Last Friday, California’s State Senate Appropriations Committee voted (5-2) to pass a measure requiring distributors of bottled or canned sugary drinks to put a warning label on their beverage container.

SB1000 would require a warning label to be placed on the front of all beverage containers with added sweeteners that have 75 or more calories in every 12 ounces.

Not too surprisingly, America’s soda pop producers were not amused. The California Beverage Association issued the following statement.

“We agree that obesity is a serious and complex issue,” the group said in a statement, calling the proposed bill “misleading” claiming that “just 6 percent of calories in the average American’s diet come from soda, fruit, sports and energy drinks, compared with 11 percent in sweets and deserts. Moreover, it said most calories are consumed in the form of fats, oils and starches in food”.

Translation: We agree that our product is crap and directly contributes to obesity, diabetes, tooth decay, heart disease and cancer, but…we’re not as bad as the guys who sell candy bars, potato chips, pizza, etc.

What happens next?

  • SB1000 requires a majority vote of the full Senate before it can become law. That vote is scheduled to occur in the next two weeks. In the meantime…
  • Supporters of the bill (California Medical Association, California Center for Public Health Advocacy, the Latino Coalition for a Healthy California, the California Black Health Network and supporting Senators) will issue public statements supporting the bill and it’s health & financial benefits.
  • Critics of the bill (California Beverage Association) will defend their position on health promotion, question the effectiveness of warning labels and raise the issue of potential job losses due to the cost associated with placing warning labels on their products.

Will the Bill become Law?

Who knows?  Going up against the processed food industry is no easy task. Pepsico and Coca Cola have lobbied and defeated previous labelling and “soda tax” bills in states across the nation.

Still, proponents of the bill are hopeful. California’s Democrats hold a super-majority in the Legislature and are traditionally more supportive of this type of motion.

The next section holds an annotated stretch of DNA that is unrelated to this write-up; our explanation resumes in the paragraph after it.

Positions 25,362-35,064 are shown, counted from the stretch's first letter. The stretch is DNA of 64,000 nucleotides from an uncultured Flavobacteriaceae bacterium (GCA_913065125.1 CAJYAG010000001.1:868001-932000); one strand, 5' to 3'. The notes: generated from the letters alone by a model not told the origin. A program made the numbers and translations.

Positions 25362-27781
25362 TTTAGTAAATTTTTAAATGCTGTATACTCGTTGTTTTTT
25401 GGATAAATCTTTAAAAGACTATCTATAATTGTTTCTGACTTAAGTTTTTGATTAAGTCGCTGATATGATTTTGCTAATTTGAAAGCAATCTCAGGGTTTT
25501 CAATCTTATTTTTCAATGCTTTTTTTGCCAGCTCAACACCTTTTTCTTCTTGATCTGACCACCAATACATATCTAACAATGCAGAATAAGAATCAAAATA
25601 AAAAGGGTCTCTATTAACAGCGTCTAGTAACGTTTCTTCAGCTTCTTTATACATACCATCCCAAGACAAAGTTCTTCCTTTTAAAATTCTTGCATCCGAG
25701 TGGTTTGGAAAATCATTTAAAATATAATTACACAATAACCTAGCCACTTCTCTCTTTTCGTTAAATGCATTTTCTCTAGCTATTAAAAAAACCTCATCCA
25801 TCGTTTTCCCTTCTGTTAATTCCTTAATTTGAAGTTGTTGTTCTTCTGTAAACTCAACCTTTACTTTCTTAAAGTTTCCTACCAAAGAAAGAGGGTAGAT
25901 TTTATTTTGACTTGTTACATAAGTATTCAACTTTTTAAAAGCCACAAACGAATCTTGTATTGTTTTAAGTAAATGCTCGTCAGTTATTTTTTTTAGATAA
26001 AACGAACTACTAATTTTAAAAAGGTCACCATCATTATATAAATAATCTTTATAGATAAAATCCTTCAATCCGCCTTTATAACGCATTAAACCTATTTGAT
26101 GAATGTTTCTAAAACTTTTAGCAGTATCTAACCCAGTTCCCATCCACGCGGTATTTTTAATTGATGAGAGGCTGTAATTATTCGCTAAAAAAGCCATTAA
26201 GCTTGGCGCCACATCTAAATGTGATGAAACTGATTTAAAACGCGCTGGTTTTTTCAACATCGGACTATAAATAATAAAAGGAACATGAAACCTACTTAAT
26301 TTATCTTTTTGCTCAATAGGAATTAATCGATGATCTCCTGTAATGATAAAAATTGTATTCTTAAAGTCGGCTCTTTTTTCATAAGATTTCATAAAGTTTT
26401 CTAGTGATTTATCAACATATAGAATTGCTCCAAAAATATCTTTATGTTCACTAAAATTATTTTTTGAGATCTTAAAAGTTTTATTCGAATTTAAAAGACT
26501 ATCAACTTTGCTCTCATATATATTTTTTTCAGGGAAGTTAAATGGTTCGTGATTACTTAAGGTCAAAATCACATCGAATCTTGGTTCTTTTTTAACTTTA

Will the Warning Labels Have Any Effect?

Once again…who knows?

In a recent study,  researchers concluded that if the USA had adopted cigarette package warning labels in 2012 (when Canada enacted tobacco labelling legislation), the number of adult smokers in the USA would have decreased by 5.3–8.6 million by 2013….meaning that there would have been 5.3–8.6 million Americans with a reduced chance of dying from lung cancer.

Health warnings on cigarette packages saved lives in Canada and would have saved lives in the U.S. of A. And that sounds like a pretty darn good return on investment.

So….is it really such a jump in logic to assume that health warnings on sugary drinks would also reduce consumption of said sugary drinks…thereby improving American rates of insulin resistance, obesity, hypertension, heart disease, cancer???

Are all Warning Labels equally effective?

After looking at Canada’s gnarly anti-smoking images, I started wondering if California’s proposed sugary drink warning label….

…will be as effective?

Warning Labels on Sugary Drinks

Will a text-based warning be as effective as pictures of cancerous lungs and impotent cigarettes?

Methinks that California’s legislators need to go back to ye olde Photoshop drawing board and bedazzle their warning labels.

Let’s see if we can come up with something better

Warning Labels on Sugary Drinks

Nothing like a little parental awareness (guilt?) to help spark better shopping habits.

Somehow, I doubt that Pepsi will re-work their logo to create this custom sugary drink warning label.

If morbid obesity isn’t a strong enough warning, how about neuropathic foot ulcers and leg amputations???

obesity-warning-fruit-juice

There is nothing like a juice box full of chemicals & high fructose corn syrup to show that you don’t give a shit about your kid.

What do YOU think?

  • Are warning labels on sugary drinks a good idea?
  • Is a text-only label as effective as labels with scary pictures?
  • Can you come up with any better labels?
  • Would you like to see these labels where you live?
  • If so, would you be willing to email your gov’t representative RIGHT NOW and tell them that you want warning labels on sugary drinks?

Reference

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